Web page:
Tag Archives: National Parks

365 Places: Kangaroo Island

Day 72: Kangaroo Island, South Australia, Australia

I am writing about Kangaroo Island as it is both a beautiful place and it also reminds me of a wonderful journey we did at the end of 2012, where we travelled along the Great Ocean Road to South Australia. We spent some lovely time with my uncle (and regular contributor) Garry Benson and then headed to Kangaroo Island for a couple of days. We then stopped back to see Garry, catching up with friends and then made our way inland across Victoria. On the way we stayed with some other dear friends for New Years Eve, before heading back to Canberra.

This trip was not only a journey across new landscapes, it for me was also a journey of inner discovery, not just about myself but about learning by sharing time with people I love. Anyway I digress, back to Kangaroo Island. Mr Wikipedia says:

Kangaroo Island is Australia’s third-largest island, after Tasmania and Melville Island. It is in the state of South Australia 112 km (70 mi) south-west of Adelaide. Its closest point to the mainland is Snapper Point in Backstair Passage which is 13.5 km (8.4 mi) from the Fleurieu Peninsula.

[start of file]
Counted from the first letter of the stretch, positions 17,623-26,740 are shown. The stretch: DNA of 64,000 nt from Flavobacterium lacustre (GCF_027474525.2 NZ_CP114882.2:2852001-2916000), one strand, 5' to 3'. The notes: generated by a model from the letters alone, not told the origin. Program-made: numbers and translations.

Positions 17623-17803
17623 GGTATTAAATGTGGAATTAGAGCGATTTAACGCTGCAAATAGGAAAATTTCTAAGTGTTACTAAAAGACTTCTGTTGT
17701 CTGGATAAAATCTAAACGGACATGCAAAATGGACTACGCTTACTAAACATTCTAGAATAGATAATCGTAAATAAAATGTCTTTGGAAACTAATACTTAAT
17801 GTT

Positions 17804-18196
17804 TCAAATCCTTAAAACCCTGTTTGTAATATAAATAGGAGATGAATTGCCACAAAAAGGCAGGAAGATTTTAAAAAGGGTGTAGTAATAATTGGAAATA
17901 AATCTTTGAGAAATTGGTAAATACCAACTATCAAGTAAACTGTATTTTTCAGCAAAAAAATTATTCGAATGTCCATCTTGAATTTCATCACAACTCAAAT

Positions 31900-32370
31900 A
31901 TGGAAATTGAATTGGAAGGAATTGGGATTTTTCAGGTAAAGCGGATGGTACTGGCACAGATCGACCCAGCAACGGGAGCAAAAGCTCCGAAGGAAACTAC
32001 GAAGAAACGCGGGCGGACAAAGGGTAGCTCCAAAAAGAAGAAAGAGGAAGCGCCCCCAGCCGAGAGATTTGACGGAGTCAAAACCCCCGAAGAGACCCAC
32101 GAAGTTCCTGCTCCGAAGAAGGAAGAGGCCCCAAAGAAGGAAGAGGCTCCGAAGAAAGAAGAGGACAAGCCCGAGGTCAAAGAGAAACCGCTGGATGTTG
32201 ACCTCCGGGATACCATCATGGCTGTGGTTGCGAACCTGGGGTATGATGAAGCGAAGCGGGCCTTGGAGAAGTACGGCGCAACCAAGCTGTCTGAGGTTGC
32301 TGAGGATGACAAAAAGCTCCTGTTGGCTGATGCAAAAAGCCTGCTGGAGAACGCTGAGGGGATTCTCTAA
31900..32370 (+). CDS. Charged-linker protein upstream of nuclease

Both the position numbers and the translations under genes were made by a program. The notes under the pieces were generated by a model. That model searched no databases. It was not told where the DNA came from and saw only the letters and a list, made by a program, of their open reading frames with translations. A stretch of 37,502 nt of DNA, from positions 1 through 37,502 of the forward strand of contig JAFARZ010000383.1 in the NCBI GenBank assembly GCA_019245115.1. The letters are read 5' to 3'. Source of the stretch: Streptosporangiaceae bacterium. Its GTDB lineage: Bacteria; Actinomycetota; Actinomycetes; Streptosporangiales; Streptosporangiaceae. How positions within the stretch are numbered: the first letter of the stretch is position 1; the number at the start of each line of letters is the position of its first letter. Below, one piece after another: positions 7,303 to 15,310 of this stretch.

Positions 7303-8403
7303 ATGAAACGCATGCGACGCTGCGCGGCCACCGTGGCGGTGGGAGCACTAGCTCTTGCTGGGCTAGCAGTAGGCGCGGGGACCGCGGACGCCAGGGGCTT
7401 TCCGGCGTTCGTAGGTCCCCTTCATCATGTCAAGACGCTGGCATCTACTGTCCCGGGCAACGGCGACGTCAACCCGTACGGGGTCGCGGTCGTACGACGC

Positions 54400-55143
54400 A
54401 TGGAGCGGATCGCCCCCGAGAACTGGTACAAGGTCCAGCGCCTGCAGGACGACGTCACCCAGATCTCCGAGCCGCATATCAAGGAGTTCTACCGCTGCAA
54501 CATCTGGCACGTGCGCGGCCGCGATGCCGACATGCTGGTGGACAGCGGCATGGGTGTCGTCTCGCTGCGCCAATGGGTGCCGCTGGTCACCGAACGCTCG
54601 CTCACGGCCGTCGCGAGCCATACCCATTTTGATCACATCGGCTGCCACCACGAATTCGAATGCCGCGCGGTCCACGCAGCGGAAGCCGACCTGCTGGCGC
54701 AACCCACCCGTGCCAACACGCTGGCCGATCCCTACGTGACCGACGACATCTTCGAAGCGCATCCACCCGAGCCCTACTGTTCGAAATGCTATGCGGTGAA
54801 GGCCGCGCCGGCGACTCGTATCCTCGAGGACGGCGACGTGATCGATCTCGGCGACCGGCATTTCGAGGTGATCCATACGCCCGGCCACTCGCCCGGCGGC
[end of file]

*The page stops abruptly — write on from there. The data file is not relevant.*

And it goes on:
To get to Kangaroo Island (or KI as it is affectionately known), you catch the SeaLink ferry from Cape Jervis to Penneshaw. SeaLink operates two large, modern vehicle and passenger ferries, SeaLion 2000 and Spirit of Kangaroo Island. The journey takes about 45 minutes for the 16km crossing and there are some great views of both the mainland and KI coast on the way. The ferries are well equipped with a fully licenced café and free wifi.

KI is an incredible place, there are many amazing natural places to see: The Remarkables, Admirals’s Arch and Vivonne Bay are a good start. Seal Bay is also spectacular as you can see up close Australia’s third largest colony of Australian Sea-lions. Also, there is a lot of other wildlife not easily found in other Australian settings any more, for example we saw Koalas, which are sadly becoming a rarer sight.

The Remarkables © Tracey Benson 2012
The Remarkables © Tracey Benson 2012

What is also great about KI is the local produce, there are a number of wineries and KI is also known for its delicious cheese.

One aspect of the history I found intriguing is that the island was deserted by the local people thousands of years ago. The island’s name in the local language means “Island of the Dead”. Mr Wikipedia says:

Known as Karta (“Island of the Dead”) by the mainland Aboriginal tribes, the existence of stone tools and shell middens show that Aboriginal people once lived on Kangaroo Island. It is thought that they occupied it as long ago as 16,000 years before the present, and may have only disappeared from the island as recently as 2000 years ago.

M.H Munroe documents a mainland Aboriginal dreaming story which tells of the Backstairs Passage flooding: